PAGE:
It was late. Barely two minutes to the end of regular playtime in a drab game between Cameroon and Guinea Bissau. The young Eric-Maxim Choupo Moting, tired of hugging the touchline waiting for passes that never came, decided to take things into his hands.

He drifted into the centre of the park, collected a loose ball and drove straight into the opposition area. A quick touch took away three defenders, he raced and hit the ball. A low drive that bumped on the synthetic turf and beat the Guinea Bissau keeper. 1-0 for Cameroon and a winning start to their quest to qualify for the 2013 Africa Cup of Nations to hold in South Africa.

You could see relief on the faces of the Cameroon coaching staff  including – the Team Manager (logistics officer) Rigobert Song who at times barked more orders than the manager Denis Lavagne.

The Indomitable Lions  had shown very little creativity in the previous 88 minutes. If that surprised anyone, it shouldn’t be readers of this blog. A reading of the 22 that the coach picked for this trip had exposed the dearth in creativity (read our previous post here) facing Cameroon. Too many defensive players, hardly any creators.

It was so glaring in Bissau as Lavagne’s 4-3-3 failed to click.

Lavagne had gone for a back four of – Allan Nyom (RB) -Nicolas Nkoulou (CB), Aurelien Chedjou (CB) – Henri Bedimo (LB). The midfield three included Joel Matip sitting deep in-front of the back four , while  Alexandre Song and Landry Ngeumo played as shuttlers/organisers with the job of linking up with the attackers – Choupo Moting (R) – Vincent Aboubakar (C) and Jacques Zoua (R).

Song and Nguemo tried to engineer movement by making forward runs and passes but these (admittedly gifted)  players found it hard to switch from the defensive roles they usually play for their clubs to become clairvoyant playmakers. This left a complete disconnect between the lines.

Unable to move the ball forward from the back and handicapped by the plastic turf that gave a funny bounce to the ball, Cameroon reverted to playing long-balls forward. It wasn’t easy on the eye. There were a handful of chances but nothing to whet any observers apetite.

Lavagne could argue that the team had only a day to train. That is true. He could also argue that the squad is very young. That is also correct. He could also say that it isn’t his fault that Cameroon doesn’t really produce many creative players. That is also understood. But he needed to have thought through this game properly because all of those excuses were known long before the team travelled.

He showed poor decision-making when he opted to field Choupo-Moting – the only player with a measure of creativity, passing skill and scoring ability – on the right flank. He could have actually gone 4-2-3-1 and played Choupo-Moting behind the main striker as Javier Clemente had realised. Yet another option could have been to use a diamond formation with the same players though Aboubakar and Zoua would have functioned as a strike partnership and Choupo-Moting as a playmaker behind them.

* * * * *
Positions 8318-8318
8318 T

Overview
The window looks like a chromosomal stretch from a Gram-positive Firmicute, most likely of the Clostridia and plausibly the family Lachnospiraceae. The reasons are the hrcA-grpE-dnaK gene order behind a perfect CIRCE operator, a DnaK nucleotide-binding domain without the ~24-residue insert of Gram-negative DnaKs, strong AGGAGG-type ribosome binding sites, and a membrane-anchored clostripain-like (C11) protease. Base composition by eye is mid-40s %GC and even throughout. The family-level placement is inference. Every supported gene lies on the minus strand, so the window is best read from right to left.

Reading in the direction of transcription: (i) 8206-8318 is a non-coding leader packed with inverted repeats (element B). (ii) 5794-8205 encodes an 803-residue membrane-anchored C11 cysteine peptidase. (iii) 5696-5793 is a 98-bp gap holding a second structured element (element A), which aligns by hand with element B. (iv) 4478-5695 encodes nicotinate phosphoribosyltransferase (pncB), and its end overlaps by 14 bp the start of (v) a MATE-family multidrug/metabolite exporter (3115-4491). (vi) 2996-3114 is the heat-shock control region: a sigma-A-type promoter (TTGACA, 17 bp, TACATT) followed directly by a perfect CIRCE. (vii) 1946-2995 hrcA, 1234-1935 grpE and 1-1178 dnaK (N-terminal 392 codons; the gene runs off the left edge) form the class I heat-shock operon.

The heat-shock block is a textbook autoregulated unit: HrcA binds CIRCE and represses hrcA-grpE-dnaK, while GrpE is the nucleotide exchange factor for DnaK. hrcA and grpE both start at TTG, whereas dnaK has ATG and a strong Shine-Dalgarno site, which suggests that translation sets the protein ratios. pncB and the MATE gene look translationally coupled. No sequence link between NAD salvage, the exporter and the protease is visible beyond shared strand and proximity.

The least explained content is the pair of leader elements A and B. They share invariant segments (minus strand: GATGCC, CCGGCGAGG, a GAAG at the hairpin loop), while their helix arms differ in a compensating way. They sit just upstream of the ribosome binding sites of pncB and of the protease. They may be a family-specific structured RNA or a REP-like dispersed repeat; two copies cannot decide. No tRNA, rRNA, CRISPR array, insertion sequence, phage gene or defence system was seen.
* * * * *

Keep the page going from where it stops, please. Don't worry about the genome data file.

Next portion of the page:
It is only when Choupo-Moting dropped deep and played in the hole behind the forwards that Cameroon managed to look interesting. But that was rare. Fortunately for them, the Mainz player scored on one of those occasions.

But some of the young players were a let down. Was it the heat?  Was it the fact that it was the first time all were playing together in a starting line-up?

Whatever the case, Vincent Aboubakar,  still has some way to go to become the finished product to spearhead Cameroon’s attack. He still has problems in his movement without the ball. He needs to improve his tactical awareness (making good runs or anticipating passes).

There were several times in the second half when Song conjured up some defence splitting through-balls but Aboubakar was always off the mark. There was a close-up shot of Song shaking his head in despair at the 63rd minute after one of such missed opportunities.

Jacques Zoua, who made a beautiful assist for his club FC Basle against Bayern Munich, struggled on the right flank. And when he had a glorious opportunity at the 60th minute , one-on-one with the goalkeeper to head home the curtain raiser, he wasted it with a tame effort.

Edgar Sali came in for Aboubakar at the 61st minute while Leonard Kweukeu replaced Zoua four minutes later. The substitutes didn’t create much, though.

However, these are all young players who have the potential to become great with the right coaching and context. They could learn a lot from a player like Samuel Eto’o if and when he ever returns to the den.

For now, the youngsters and their coach can thank Choupo-Moting for saving them from the wrath of a demanding fan base. Cameroonians know their team is not at its best these days but they would have found it hard to accept a 0-0 draw with the team ranked 166th in the world (i.e. 100 places below Cameroon ranked 66th).

Advertisements